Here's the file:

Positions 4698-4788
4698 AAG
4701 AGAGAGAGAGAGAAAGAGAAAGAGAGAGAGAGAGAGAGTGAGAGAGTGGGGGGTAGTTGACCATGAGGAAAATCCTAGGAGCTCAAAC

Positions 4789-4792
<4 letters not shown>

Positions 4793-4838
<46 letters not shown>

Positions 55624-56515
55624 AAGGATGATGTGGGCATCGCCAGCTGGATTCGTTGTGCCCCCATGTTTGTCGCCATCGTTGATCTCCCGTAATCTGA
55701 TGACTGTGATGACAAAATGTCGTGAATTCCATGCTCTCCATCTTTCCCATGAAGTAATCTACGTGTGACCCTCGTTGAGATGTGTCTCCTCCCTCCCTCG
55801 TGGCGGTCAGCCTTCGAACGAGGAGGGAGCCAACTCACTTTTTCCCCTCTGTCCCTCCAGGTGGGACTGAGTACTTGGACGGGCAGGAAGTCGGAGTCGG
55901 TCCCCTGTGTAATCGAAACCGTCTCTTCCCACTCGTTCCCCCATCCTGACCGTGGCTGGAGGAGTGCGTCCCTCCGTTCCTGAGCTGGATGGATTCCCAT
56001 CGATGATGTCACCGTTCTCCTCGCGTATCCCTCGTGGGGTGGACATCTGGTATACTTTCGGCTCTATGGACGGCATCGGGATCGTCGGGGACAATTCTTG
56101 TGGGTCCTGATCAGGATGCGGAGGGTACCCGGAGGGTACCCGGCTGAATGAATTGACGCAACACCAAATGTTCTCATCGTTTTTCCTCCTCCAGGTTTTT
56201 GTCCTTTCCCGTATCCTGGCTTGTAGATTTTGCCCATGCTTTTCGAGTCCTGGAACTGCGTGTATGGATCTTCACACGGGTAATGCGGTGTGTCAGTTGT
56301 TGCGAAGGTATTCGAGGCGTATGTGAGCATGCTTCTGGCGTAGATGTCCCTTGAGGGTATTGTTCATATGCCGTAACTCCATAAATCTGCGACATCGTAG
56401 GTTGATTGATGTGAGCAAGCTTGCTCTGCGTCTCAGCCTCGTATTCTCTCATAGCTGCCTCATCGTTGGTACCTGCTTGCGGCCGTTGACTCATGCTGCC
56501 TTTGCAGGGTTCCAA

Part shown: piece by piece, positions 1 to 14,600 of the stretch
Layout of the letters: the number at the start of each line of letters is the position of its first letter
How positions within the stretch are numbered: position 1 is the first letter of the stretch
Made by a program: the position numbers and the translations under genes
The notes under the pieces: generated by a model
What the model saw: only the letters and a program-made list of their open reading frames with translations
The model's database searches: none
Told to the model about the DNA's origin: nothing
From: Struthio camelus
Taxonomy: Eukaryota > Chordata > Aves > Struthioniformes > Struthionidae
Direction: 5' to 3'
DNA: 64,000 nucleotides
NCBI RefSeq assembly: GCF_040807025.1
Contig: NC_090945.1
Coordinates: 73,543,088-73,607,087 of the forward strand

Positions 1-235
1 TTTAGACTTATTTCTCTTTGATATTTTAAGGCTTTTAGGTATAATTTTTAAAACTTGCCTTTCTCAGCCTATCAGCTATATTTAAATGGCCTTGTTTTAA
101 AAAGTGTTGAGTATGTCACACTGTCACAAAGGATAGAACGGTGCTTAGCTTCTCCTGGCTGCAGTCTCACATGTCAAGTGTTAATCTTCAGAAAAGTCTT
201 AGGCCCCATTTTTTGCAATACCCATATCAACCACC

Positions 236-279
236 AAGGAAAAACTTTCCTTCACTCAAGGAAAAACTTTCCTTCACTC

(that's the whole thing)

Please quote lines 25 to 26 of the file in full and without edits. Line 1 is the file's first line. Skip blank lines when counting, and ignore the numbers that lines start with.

The model's database searches: none
Told to the model about the DNA's origin: nothing